I finished The Story of Edgar Sawtelle eight days ago. When I was done, I was…mad. I was mad at the characters, mad at the writer. You know how when you watch those teen slasher movies, and the couple are in this big lonely castle and they just HAVE to go investigate that strange noise in the basement? And you, in the audience, are screaming, “NO! Don’t go down there! How stupid can you be? Didn’t you see “Rocky Horror Picture Show”?”
Well, Edgar Sawtelle is a lot more subtle than that, but it seems like every time the characters have a choice to make between one course of action and another, they always choose the wrong one. You can see it, but they can’t. Remember the classic Greek tragedies? It’s always either some character flaw (hubris comes to mind) or Fate, which takes them down a road they were destined to travel regardless. Fate, by the way, is a much scarier concept than character flaws.
It turns out that it was the writer’s plan to write a tragedy. In fact, it is almost a retelling of a certain famous play I won’t name, although you can find out which with some diligent Internet searching. I wouldn’t recommend it if you intend to read the book, since much of the joy in a book is the surprise. I may in fact have already told you too much, since the characters and events in the book will remind you of something if you remember anything about high school or college literature. Trust me, you did read this play.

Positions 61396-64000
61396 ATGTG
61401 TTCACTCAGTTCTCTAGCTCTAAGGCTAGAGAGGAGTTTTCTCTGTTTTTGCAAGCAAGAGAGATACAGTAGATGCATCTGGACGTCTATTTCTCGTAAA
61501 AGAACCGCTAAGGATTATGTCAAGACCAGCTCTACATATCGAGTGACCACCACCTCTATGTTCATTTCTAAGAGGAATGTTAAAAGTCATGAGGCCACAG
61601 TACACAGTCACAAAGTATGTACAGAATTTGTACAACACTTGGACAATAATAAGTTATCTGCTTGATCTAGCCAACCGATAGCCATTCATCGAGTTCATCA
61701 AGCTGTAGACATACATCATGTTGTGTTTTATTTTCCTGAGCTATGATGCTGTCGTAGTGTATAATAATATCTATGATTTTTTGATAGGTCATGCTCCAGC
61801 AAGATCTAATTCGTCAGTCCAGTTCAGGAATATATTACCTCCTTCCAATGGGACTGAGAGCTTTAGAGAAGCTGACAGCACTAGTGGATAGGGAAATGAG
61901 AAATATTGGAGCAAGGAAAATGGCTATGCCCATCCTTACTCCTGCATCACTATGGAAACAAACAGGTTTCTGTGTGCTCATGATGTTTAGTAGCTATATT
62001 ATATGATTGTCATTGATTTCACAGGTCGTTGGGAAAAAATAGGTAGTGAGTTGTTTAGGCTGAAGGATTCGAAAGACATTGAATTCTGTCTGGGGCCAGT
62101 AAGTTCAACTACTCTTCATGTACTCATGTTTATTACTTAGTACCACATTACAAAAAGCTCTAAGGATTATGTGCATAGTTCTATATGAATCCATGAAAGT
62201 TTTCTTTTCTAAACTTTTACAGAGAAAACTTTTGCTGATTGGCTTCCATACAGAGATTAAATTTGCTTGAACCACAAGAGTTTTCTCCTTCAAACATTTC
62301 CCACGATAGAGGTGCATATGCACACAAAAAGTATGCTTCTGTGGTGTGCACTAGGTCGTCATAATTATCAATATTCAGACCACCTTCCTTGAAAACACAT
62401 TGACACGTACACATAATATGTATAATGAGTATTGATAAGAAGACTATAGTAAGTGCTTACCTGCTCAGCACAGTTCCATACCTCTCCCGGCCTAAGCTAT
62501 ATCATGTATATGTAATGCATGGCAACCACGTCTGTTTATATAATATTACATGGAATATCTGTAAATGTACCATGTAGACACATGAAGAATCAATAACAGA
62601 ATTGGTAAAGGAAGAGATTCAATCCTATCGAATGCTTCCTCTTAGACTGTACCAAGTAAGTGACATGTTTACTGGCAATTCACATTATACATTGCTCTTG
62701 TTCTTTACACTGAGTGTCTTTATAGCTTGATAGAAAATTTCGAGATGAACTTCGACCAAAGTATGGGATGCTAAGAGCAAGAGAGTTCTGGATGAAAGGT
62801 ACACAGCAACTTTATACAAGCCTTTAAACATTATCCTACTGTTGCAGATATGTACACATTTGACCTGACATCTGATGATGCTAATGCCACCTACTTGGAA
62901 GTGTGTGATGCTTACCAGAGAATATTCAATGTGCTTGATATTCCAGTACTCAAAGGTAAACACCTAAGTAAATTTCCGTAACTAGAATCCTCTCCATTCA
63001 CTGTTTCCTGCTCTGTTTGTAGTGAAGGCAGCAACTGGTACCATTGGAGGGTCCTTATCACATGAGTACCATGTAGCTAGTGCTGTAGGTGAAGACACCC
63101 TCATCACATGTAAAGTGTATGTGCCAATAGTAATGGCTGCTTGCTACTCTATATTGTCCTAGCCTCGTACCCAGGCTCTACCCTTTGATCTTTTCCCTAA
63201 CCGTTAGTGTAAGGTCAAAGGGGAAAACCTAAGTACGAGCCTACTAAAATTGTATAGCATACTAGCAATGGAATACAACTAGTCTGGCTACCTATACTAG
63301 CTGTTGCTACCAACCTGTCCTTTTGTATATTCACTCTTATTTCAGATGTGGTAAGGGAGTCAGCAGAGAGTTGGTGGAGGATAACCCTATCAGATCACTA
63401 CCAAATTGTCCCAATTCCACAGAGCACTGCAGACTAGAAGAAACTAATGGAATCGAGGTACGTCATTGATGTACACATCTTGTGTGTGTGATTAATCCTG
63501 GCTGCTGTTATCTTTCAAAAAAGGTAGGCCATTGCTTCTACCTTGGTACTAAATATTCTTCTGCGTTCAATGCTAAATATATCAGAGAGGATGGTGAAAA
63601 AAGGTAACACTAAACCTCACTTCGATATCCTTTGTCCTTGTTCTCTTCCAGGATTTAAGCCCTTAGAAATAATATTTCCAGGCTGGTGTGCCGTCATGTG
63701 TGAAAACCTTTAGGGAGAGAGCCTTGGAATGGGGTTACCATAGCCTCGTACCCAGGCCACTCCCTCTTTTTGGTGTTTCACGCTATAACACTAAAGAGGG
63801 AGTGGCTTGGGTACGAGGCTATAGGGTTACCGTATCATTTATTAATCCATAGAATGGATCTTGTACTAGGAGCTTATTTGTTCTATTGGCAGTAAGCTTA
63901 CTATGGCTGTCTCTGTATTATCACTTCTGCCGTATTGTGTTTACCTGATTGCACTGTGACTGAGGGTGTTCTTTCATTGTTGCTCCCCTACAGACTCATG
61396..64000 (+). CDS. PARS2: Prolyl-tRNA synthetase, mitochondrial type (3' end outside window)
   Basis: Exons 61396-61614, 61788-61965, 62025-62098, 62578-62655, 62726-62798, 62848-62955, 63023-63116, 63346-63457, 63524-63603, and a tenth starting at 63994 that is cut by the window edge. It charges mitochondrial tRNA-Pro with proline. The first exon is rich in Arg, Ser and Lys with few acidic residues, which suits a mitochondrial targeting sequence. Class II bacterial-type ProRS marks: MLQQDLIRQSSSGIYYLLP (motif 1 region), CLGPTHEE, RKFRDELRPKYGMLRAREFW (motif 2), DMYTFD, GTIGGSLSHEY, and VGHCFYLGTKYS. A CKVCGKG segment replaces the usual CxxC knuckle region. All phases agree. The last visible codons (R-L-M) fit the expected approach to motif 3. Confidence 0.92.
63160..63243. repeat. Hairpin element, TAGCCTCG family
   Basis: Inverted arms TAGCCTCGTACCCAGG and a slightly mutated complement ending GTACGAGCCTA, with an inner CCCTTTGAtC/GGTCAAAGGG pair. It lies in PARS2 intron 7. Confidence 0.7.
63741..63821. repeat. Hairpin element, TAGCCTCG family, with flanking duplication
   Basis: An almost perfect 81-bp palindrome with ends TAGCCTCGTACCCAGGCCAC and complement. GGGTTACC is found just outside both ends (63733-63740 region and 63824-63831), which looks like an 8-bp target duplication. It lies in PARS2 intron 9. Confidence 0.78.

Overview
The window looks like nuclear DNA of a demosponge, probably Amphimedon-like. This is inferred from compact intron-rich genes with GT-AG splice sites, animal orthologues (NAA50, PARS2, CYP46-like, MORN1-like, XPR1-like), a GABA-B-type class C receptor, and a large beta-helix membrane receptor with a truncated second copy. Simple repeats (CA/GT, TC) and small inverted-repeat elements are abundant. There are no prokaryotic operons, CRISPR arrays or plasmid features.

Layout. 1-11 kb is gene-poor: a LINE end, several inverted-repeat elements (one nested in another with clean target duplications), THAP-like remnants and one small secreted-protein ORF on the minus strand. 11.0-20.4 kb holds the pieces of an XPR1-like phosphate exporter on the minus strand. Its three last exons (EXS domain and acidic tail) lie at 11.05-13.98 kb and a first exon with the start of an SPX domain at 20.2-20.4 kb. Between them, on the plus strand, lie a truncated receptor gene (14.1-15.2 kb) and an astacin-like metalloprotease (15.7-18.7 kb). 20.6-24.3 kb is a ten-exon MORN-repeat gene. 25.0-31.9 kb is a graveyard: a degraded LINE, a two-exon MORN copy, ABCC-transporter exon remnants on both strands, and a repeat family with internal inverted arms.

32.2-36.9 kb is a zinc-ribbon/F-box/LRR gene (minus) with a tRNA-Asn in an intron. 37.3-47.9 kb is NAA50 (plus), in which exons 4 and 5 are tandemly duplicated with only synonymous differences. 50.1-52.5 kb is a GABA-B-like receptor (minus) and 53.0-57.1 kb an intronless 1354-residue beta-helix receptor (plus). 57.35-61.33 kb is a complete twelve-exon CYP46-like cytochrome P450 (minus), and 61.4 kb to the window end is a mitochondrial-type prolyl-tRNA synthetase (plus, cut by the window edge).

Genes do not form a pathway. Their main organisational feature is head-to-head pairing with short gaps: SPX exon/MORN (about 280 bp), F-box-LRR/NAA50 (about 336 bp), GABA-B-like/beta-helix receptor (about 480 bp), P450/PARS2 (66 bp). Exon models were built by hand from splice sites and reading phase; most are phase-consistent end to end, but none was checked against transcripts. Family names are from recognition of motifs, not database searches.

But in spite of making me mad, the book is a jewel. It’s well written, and what made me connect to it was the dogs. The dogs are basically equal characters in the book, and it reminded me of why we humans are so connected to dogs. In particular there is the family’s one and only “house dog”, Almondine. Almondine is the first one to discover that Edgar can’t talk. She hears a difference in his breathing when he is a baby and alerts Edgar’s mother. (Edgar is trying to cry, but can’t make a sound.) From that moment on, she knows that it is her job to protect him, and she is happy to have a job.
Skip forward to when Almondine is 14 and arthritic. Edgar has to flee his home (makes the wrong choice, is urged by his mother, has a character flaw, Fate has intervened…you choose) and doesn’t take his best friend and guardian with him. Not that she would have survived his punishing travels. But there is nothing in the book more poignant than Almondine, having searched high and low for him–on the bed, under the bed, behind the refrigerator–and having asked all the objects on their farm where he is, deciding that she must roam a bit herself and ask new objects where he is. The ones on their farm either don’t know, or aren’t saying.
The end of the book is…volcanic. Let’s just say, that for reasons I won’t explain, it made me want to reread Jack London’s The Call of the Wild. I had to find that in the “junior fiction” section of the library. I doubt that’s what what Jack London had in mind when he wrote it. However, I first read the book when I was 11 years old. Now, re-reading it, I wonder how I could stand it at that age. It’s brutal.
I’ve read several books in the days since I finished The Story of Edgar Sawtelle, but it haunts me still.